Apr 03, 1998
Washington, D.C. — A Senate resolution endorsing the display of the Ten Commandments at courthouses and other government buildings is grossly irresponsible and a violation of church-state separation, according to Americans United for Separation of Church and State.
Sen. Jeff Sessions (R-Ala.) sponsored a resolution encouraging the display of the Ten Commandments at government facilities, especially courthouses. The measure, offered as Amendment 2252 to the congressional budget bill, is tentatively scheduled for debate and a vote today.
Mar 20, 1998
Washington, D.C. -- The Internal Revenue Service crackdown on TV preacher Pat Robertson sends a strong warning to other tax-exempt religious groups that do politicking, says Americans United for Separation of Church and State.
In an agreement just made public, the IRS has revoked the tax exemption of the Christian Broadcasting Network for the years 1986 and '87 and permanently revoked the exemption of three other now-defunct Robertson organizations. CBN was also required to make an undisclosed "significant payment" to the IRS, add outside persons to the board of directors and agree "not to engage in campaign activities."
Mar 09, 1998
A national church-state watchdog group has urged the South Carolina State School Board to reject Henry Jordan's proposal on posting the Ten Commandments in public schools, charging the plan would be a violation of the First Amendment. The effort is scheduled for consideration when the board meets in Columbia on Wednesday, March 11.
The Rev. Barry W. Lynn, executive director of Americans United for Separation of Church and State, said that Jordan's plan to post the religious text raises serious constitutional concerns.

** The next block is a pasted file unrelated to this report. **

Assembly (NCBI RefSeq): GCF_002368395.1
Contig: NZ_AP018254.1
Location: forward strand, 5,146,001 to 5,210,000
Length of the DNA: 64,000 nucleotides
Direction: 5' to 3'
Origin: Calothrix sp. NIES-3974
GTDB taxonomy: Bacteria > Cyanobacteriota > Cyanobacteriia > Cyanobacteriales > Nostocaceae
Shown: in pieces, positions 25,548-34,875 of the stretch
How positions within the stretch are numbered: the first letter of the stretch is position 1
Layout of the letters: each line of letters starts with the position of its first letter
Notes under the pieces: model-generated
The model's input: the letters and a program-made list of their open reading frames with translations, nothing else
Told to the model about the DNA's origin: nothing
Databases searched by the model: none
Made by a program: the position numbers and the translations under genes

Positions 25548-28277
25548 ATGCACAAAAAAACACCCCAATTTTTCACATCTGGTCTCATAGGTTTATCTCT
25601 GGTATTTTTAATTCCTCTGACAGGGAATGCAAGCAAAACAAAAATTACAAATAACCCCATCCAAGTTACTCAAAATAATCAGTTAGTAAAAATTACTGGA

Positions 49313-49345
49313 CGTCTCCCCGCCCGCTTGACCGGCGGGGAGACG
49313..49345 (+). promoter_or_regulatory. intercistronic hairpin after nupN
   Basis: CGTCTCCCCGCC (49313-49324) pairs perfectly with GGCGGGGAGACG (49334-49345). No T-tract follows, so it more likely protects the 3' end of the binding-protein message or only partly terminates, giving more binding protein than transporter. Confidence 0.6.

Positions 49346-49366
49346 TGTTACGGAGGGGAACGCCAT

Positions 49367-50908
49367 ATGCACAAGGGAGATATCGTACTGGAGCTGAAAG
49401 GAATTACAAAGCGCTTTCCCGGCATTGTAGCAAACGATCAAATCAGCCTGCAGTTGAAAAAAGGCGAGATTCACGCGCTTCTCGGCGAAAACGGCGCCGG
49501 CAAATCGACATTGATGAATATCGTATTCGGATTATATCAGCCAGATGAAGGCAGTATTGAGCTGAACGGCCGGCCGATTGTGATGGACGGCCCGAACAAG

Mar 04, 1998
Americans United for Separation of Church and State today denounced the House Judiciary Committee's vote in favor of a so-called "Religious Freedom Amendment" that removes the separation of church and state from the Bill of Rights.
"This amendment is a disaster of titanic proportions," said the Rev. Barry W. Lynn, executive director of Americans United. "The Religious Right may have steered this constitutional garbage scow through the Judiciary Committee, but I'm confident there's an iceberg looming on the House floor."
Constitutional amendments require a two-thirds vote for passage. Lynn said he is optimistic that amendment supporters do not have the necessary votes in the House.
Feb 27, 1998
Washington, D.C. -- U.S. Rep. Ernest Istook's so-called "Religious Freedom Amendment" is set to begin moving in Congress next week.
Sources on Capitol Hill say the controversial measure is scheduled for action in the House Judiciary Committee on Tuesday, March 3. The proposal would then go to the floor for a vote by the full House of Representatives soon afterward.
Americans United for Separation of Church and State charges that the Istook Amendment would devastate First Amendment religious liberty protections.